Good news for people who love privacy and security, bad news for black-hat hackers and government surveillance agencies. WhatsApp, the wildly popular messaging app, has partnered with the crypto gurus at Open WhisperSystems to implement strong end-to-end encryption on all WhatsApp text messages–meaning not even Zuck himself can pry into your conversations, even if a court order demands it1.
WhatsApp, of course, has hundreds of millions of daily users worldwide, and was purchased by Facebook earlier this year for an eye-popping $19 billion. Open WhisperSystems creates state-of-the-art end-to-end encryption systems such as Signal, for voice, and TextSecure, for text. (They have nothing to do with the messaging app Whisper.) As per the EFF’s Secure Messaging Scorecard, TextSecure is a huge upgrade from WhatsApp’s previous encryption.
And I do mean huge. Right now the TextSecure protocol has only rolled out to WhatsApp for Android–other clients, and group/media messaging, are coming soon–but already “billions of encrypted messages are being exchanged daily … we believe this already represents the largest deployment of end-to-end encrypted communication in history,” to quote OWS founder Moxie Marlinspike.
This comes in the wake of Apple, similarly, encrypting iOS 8 devices such that Apple cannot retrieve data stored on them (albeit in a closed-source, unverifiable way.) FBI director James Comey subsequently claimed “the post-Snowden pendulum” has “gone too far” amid concerns that the world is “going dark” to wiretaps and surveillance. They and other three-letter agencies–along with black-hat hackers and governments worldwide, thanks to WhatsApp’s immense global reach–won’t be happy about their new inability to pry into the contents of WhatsApp text messages.
However, Comey’s claims appear to suffer from the slight disadvantage of being false:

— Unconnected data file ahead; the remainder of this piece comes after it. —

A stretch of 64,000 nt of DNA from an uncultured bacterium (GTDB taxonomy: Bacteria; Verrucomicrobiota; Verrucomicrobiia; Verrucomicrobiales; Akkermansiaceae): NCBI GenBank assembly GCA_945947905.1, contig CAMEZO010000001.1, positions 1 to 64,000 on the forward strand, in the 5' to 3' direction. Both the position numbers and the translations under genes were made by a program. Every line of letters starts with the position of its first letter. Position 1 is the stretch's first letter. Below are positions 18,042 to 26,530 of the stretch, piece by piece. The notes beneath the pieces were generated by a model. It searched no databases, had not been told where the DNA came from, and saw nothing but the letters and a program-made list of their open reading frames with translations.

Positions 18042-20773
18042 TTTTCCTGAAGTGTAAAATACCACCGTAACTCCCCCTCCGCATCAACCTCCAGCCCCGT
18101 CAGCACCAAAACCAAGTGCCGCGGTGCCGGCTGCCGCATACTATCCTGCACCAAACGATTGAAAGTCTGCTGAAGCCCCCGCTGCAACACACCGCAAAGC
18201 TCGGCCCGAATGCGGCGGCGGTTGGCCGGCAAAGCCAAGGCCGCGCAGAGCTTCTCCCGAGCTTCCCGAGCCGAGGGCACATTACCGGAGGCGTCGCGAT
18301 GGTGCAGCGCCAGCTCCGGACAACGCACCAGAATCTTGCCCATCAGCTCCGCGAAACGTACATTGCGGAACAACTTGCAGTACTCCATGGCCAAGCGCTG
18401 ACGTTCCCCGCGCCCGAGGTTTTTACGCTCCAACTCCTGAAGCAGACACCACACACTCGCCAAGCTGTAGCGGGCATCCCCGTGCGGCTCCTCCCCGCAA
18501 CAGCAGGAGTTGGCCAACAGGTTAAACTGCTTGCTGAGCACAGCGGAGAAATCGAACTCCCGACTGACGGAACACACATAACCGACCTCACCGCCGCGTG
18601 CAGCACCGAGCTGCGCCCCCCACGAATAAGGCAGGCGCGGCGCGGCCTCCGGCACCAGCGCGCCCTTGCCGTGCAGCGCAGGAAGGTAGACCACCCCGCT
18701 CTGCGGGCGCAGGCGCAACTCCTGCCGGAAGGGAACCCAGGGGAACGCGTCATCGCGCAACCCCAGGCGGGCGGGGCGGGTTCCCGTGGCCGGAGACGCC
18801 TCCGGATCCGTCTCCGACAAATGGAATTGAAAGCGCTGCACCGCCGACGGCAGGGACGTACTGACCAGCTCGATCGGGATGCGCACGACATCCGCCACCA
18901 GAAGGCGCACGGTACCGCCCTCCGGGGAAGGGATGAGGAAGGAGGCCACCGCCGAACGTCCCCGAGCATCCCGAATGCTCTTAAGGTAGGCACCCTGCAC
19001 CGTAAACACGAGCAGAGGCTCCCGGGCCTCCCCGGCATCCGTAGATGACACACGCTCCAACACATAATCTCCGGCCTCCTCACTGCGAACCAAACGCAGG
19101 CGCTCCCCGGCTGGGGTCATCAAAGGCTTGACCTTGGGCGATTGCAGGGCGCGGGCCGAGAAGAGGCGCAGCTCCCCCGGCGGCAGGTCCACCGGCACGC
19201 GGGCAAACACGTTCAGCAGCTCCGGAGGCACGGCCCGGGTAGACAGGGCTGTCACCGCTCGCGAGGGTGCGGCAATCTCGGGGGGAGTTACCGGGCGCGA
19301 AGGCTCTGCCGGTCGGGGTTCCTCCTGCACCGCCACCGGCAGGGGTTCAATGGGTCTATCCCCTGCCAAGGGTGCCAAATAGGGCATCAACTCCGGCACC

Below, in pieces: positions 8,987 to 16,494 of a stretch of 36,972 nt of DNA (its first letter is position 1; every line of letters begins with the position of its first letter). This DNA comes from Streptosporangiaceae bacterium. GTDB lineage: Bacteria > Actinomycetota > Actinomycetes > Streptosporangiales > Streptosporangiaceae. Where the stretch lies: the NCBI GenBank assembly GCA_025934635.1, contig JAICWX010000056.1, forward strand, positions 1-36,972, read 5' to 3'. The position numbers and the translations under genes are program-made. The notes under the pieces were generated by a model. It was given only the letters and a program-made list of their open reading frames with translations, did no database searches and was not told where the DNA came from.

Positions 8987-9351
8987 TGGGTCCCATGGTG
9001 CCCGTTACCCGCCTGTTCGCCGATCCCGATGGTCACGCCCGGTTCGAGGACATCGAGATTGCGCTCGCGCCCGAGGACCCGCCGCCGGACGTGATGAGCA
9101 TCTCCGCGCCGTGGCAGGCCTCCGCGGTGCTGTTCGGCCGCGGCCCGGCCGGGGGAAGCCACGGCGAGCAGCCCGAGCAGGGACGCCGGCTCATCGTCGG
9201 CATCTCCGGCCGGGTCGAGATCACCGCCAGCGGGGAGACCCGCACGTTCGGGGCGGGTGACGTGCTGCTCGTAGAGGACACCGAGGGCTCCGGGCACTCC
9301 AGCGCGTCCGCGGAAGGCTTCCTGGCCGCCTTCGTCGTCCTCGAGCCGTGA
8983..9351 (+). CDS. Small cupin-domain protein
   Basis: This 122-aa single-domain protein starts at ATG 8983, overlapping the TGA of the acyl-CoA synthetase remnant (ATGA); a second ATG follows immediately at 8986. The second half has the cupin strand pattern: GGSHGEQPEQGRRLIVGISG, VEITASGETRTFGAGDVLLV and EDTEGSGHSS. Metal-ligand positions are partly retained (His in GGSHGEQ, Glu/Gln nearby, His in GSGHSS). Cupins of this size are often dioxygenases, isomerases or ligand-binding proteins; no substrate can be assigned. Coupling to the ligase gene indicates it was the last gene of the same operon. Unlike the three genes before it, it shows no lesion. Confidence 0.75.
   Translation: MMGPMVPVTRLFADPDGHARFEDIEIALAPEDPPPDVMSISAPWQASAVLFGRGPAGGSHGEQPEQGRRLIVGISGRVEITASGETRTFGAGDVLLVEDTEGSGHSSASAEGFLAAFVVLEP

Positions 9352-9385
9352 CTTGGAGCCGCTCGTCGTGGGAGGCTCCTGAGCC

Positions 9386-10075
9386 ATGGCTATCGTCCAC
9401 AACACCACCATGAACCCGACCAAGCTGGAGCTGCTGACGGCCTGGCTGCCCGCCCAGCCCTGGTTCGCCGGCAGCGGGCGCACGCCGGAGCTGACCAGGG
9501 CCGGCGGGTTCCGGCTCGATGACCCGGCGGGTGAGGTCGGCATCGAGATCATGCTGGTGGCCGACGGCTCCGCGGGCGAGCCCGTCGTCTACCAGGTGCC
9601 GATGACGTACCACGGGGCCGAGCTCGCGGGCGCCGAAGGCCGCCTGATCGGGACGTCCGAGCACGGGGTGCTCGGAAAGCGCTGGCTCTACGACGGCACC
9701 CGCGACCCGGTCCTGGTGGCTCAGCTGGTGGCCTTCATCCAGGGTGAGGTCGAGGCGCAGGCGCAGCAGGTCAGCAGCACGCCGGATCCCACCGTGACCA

and I think the tech industry’s response to the FBI and NSA’s dismay at the widespread use of end-to-end encryption by more and more companies, and the notion that the tech industry is “picking a fight” with them, can be summed up as:
And it’s fair to say that, in a world where surveillance technology seems to grow more powerful and pervasive every week, any meaningful blow that can be struck for privacy and anonymity is a welcome rebalancing. Kudos to WhatsApp for making this happen–Marlinspike, who approached them with the idea, stresses how impressed he’s been by their eagerness, dedication, and thoroughness–and to Open WhisperSystems for making it possible.
Marlinspike says OWS’s own goal is to keep producing strong, open-source privacy and security tools that companies (and individuals) can easily incorporate into their own services, without having to do their own crypto research and/or protocol design. They’ll keep working on Signal and TextSecure as reference implementations, using them to push the envelope and prove new ideas; and in the meantime, in one fell swoop, their TextSecure protocol suddenly has hundreds of millions of daily users, more than all but a tiny handful of companies.
1eta: well, sort of, by which I mean, not really. As an expert friend points out, there are many ways other than server-side tapping / man-in-the-middle attacks to skin this particular cat; app backdoors, device keystroke loggers, etc.